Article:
Designing a Career in Her Natural Habitat

Above: Architect Sue Chin (B.Arch. ’88) shares a smile with Julie, a 10-year-old gorilla, as they welcome guests at the Bronx Zoo.

By Michael Schiavetta (M.A. '07)

Check out Sue's alumni video profile.

For architect Sue Chin (B.Arch. '88), getting Coty and Pamela to enjoy their new home involved levitating New York City's historic Lion House on Astor Court to, essentially, fix the plumbing.

More precisely, the pair required a new filtration system to circulate 15,000 gallons of water necessary for their living space. The "levitation" came from digging deeper and beyond the building footprint-necessary to accommodate such an enormous program-while preserving the building's elegant Beaux-Arts architectural style.

But such creature comforts are necessary for Coty, a 14-foot Nile crocodile, and Pamela, his 11-foot partner. As part of the $60 million Madagascar exhibit at the Wildlife Conservation Society's Bronx Zoo, the pair is one of its top attractions. Housed within the Lion House, the exhibit is also New York City's first LEED-certified (Gold) landmark and one of Sue's proudest achievements.

She maneuvers among wide-eyed children inside the cave-like hallway outside the watery dwelling of Coty and Pamela (whose toothy countenances are safely behind glass), smiling at the crowd's reactions. "What we try to do here is create a sense of place, to blur the line between our visitors and the animals, and create that opportunity to connect people with wildlife."

The design has to be optimal for the animals and, equally important, keep them out in the open where visitors can see them. All the while, Sue adds, the exhibits must ensure that humans are engaged and comfortable. For instance, educational videos informing visitors of the need to preserve the island of Madagascar must be positioned in ways that offer maximum exposure for humans but don't affect animals in nearby displays. Upon entering the spacious lemur exhibit, she explains how a multi-layered "pillow" skylight system allows natural light to help heat the animals in the winter and blocks heat in the summer, while strategically placed ductwork provides an adequate climate for human guests, all within the same open space. And, as the primates leap among tree branches in the sunlight, Sue stops to observe an attentive human mother talking to her son as he interacts with a wall-mounted display that teaches him the bite sizes of various animals. She smiles and says, "That's exactly what we hoped they'd do."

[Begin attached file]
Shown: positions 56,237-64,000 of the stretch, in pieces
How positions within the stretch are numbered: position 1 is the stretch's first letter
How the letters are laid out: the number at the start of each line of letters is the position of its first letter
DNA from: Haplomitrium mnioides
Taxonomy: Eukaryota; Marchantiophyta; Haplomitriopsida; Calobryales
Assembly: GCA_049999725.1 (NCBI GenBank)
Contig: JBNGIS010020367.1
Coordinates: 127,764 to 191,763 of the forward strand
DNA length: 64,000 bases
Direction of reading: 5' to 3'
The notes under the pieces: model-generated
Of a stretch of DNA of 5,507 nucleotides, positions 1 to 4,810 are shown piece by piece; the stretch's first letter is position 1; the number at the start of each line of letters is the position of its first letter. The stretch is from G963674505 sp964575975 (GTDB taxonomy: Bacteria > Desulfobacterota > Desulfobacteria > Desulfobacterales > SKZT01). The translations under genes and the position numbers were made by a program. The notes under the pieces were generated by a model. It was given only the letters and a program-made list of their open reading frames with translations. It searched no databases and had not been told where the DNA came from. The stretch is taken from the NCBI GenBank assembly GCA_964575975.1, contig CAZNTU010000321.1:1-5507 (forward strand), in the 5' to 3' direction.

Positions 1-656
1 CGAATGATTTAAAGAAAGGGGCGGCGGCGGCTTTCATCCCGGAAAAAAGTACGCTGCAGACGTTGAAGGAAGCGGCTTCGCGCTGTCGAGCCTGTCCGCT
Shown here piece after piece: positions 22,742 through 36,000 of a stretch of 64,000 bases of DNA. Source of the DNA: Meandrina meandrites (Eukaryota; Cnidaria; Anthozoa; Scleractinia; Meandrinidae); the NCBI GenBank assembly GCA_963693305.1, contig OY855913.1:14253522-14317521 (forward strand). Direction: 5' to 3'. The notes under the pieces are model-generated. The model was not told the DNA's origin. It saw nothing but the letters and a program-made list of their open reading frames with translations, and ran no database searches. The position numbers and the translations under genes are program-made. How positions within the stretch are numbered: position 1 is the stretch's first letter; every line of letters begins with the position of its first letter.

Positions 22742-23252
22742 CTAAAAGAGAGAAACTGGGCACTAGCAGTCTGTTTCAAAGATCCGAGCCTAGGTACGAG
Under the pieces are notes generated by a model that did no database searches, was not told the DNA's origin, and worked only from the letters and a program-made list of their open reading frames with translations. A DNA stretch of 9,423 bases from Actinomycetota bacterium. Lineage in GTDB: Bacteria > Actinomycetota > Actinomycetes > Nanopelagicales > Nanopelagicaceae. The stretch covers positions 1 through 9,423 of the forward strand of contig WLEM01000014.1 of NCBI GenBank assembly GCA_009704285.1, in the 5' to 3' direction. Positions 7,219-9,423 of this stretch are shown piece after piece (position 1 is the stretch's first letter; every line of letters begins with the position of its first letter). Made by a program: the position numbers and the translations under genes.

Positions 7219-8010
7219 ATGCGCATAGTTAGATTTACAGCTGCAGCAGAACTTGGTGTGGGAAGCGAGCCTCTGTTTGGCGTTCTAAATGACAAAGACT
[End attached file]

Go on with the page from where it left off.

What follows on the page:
As chief architect and vice president for planning and design at the Wildlife Conservation Society's Exhibition and Graphic Arts Department, Sue is responsible for finding ways to balance the art and science of architecture that traditionally centers on human occupation with the need to incorporate other species' unique habitats and requirements. In addition to the Bronx Zoo, the 114-year-old society designs and constructs exhibits at the Central Park Zoo, Queens Zoo, Prospect Park Zoo, and New York Aquarium, as well as manages 500 conservation projects in 65 countries.

While she was a student at the Bronx High School of Science, Sue worked summers at the Bronx Zoo selling memberships and teaching visitors about the value of conservation. When it came time to go to college, she chose NYIT because she felt it was important to study architecture in New York City. Her combined interest in wildlife, design, and education set her apart from other students at the Manhattan campus.

"I had to learn how to adapt green practices, human needs, and the needs of different species into one vocation," says Sue. Her senior project utilized the site of the Central Park Children's Zoo and explored the value of educational spaces.

"Sue brought new ways of thinking with respect to animal environments," says Professor John di Domenico, Sue's thesis advisor. Her project included design work that replaced the notion of caged creatures in favor of presenting animals in natural surroundings that were familiar to them. "It was not only different from traditional architecture but also a unique way to think about architecture and design shaping an experience."

Sue earned a design internship at the Wildlife Conservation Society in 1987 and landed a full-time position at the organization upon graduating from NYIT. One of her first assignments was designing an island research facility off the coast of Belize that harnessed solar and wind power to minimize environmental impact. "At the time, green design was barely a recognized term," she says. Today, such practices are typical of 21st-century sustainable architecture.

Walking among the visitors of the Madagascar exhibit, as she recites details of each exhibit and how it plays to both human and animal occupants, it is evident that Sue's career is a lifelong dream realized. "Getting to work on projects that I really believe in … not everybody is that lucky."

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Fall 2009 Table of Contents